Are these two people opposites in terms of dopamine? Is this study helping us figure out who would buy a lottery ticket, who would work hard, who would look for lazy shortcuts on the path to wealth?

Personally, I would say Sally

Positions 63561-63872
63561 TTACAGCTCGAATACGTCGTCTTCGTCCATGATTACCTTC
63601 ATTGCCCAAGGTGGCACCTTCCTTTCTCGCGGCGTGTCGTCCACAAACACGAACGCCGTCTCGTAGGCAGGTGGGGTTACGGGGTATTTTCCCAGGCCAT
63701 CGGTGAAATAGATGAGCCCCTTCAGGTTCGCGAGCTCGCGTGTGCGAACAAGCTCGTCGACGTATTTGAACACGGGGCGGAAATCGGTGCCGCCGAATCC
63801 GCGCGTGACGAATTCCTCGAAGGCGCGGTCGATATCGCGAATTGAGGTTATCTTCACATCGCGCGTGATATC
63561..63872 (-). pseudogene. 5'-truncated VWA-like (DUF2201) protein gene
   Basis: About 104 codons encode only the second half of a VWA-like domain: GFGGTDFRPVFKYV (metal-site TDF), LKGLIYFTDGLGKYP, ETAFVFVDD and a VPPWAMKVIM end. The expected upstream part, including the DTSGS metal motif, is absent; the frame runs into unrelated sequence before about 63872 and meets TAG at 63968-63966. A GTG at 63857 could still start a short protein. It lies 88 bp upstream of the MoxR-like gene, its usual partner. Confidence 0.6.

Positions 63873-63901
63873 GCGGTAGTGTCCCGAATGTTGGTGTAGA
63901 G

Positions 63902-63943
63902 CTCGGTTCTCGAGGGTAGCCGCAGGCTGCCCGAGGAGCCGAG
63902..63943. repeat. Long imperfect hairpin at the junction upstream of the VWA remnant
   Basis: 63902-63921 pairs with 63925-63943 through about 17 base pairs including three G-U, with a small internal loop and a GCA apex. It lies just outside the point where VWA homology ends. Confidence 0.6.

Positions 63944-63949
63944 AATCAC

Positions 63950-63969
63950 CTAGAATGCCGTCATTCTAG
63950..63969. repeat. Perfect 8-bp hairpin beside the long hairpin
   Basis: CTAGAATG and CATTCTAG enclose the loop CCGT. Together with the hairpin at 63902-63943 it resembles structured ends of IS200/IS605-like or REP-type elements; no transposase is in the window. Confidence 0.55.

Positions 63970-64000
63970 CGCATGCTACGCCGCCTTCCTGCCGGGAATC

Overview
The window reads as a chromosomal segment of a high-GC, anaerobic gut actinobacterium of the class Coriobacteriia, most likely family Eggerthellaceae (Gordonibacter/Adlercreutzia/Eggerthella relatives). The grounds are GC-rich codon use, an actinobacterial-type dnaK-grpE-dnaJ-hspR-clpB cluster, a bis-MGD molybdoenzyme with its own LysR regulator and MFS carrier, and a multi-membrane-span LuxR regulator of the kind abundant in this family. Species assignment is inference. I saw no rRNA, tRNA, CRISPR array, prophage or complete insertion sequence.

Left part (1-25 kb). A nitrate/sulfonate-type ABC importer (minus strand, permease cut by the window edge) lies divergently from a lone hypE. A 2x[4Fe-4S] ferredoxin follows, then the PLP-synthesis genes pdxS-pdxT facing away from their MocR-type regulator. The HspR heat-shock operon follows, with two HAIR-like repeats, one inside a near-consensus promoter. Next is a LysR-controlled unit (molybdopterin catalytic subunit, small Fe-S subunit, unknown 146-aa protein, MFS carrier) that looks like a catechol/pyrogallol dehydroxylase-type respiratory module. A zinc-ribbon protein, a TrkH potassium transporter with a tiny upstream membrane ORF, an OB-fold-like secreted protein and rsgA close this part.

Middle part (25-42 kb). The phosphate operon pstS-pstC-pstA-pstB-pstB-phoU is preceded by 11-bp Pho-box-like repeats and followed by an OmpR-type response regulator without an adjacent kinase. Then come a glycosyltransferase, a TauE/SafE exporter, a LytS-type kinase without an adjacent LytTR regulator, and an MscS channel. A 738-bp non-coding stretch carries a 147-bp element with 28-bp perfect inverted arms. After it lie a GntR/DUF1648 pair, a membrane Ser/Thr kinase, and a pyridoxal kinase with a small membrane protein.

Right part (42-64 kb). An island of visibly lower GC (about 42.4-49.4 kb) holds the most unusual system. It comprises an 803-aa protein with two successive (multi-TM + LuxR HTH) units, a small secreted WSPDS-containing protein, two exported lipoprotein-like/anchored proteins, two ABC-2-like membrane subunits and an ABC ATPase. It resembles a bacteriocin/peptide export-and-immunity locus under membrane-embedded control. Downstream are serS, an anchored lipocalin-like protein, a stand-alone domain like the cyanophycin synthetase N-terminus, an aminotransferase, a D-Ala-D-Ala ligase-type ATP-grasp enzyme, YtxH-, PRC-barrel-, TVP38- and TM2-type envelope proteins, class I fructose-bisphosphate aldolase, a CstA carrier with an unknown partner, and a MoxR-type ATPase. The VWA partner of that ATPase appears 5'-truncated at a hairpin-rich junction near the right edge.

Personally, I would say Sally sounds like she may have ADD or ADHD, while Freddie may just not like his job. They probably would be like opposites but Freddie sounds like he may have slightly low dopamine or serotonin since nothing really gets him excited. To me, this study is just a starting point in explaining that different parts of the brain may dictate how industrious someone might be. Now, I'm sure everyone knows people who are both hard working AND addicted to something else, their brain may just work differently. I would think once you remove a negative part of your life(addiction) and replace it with something else more productive your dopamine would start to make you enjoy those productive things. I mean, it has to be stimulated somewhere since you've removed the addiction, why not by being more productive.